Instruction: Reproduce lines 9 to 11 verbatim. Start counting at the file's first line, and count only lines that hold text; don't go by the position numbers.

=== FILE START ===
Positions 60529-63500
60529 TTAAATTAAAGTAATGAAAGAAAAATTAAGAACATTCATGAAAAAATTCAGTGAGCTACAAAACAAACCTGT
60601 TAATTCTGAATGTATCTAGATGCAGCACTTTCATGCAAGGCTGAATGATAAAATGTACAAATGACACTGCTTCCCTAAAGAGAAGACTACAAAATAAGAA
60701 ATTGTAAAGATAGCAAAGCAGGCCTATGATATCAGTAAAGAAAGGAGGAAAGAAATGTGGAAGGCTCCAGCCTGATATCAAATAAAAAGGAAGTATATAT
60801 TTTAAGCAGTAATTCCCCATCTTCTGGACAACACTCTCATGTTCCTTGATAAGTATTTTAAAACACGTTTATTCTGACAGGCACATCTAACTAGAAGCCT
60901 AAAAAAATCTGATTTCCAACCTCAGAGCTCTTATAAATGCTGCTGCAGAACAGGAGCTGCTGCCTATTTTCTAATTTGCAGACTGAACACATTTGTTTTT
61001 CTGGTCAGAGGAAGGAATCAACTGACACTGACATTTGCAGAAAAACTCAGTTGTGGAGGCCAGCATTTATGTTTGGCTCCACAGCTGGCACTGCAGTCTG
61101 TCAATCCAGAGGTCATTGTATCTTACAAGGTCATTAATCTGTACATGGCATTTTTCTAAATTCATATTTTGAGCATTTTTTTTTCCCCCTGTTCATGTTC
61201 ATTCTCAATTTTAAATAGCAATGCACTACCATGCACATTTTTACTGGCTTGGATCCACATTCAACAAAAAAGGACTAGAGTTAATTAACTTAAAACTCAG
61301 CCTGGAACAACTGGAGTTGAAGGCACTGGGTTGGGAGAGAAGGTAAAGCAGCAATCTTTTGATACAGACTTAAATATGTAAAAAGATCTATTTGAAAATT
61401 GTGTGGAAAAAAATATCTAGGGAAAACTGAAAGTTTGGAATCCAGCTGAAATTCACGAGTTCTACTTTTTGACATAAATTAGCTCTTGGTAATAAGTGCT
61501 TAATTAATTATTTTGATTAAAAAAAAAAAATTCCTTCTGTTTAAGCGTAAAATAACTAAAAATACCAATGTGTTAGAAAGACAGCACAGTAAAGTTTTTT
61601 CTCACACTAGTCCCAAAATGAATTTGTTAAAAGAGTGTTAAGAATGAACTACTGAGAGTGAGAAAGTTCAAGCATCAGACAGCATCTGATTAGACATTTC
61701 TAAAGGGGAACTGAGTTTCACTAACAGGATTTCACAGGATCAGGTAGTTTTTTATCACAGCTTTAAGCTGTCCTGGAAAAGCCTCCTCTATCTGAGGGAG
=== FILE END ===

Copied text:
61201 ATTCTCAATTTTAAATAGCAATGCACTACCATGCACATTTTTACTGGCTTGGATCCACATTCAACAAAAAAGGACTAGAGTTAATTAACTTAAAACTCAG
61301 CCTGGAACAACTGGAGTTGAAGGCACTGGGTTGGGAGAGAAGGTAAAGCAGCAATCTTTTGATACAGACTTAAATATGTAAAAAGATCTATTTGAAAATT
61401 GTGTGGAAAAAAATATCTAGGGAAAACTGAAAGTTTGGAATCCAGCTGAAATTCACGAGTTCTACTTTTTGACATAAATTAGCTCTTGGTAATAAGTGCT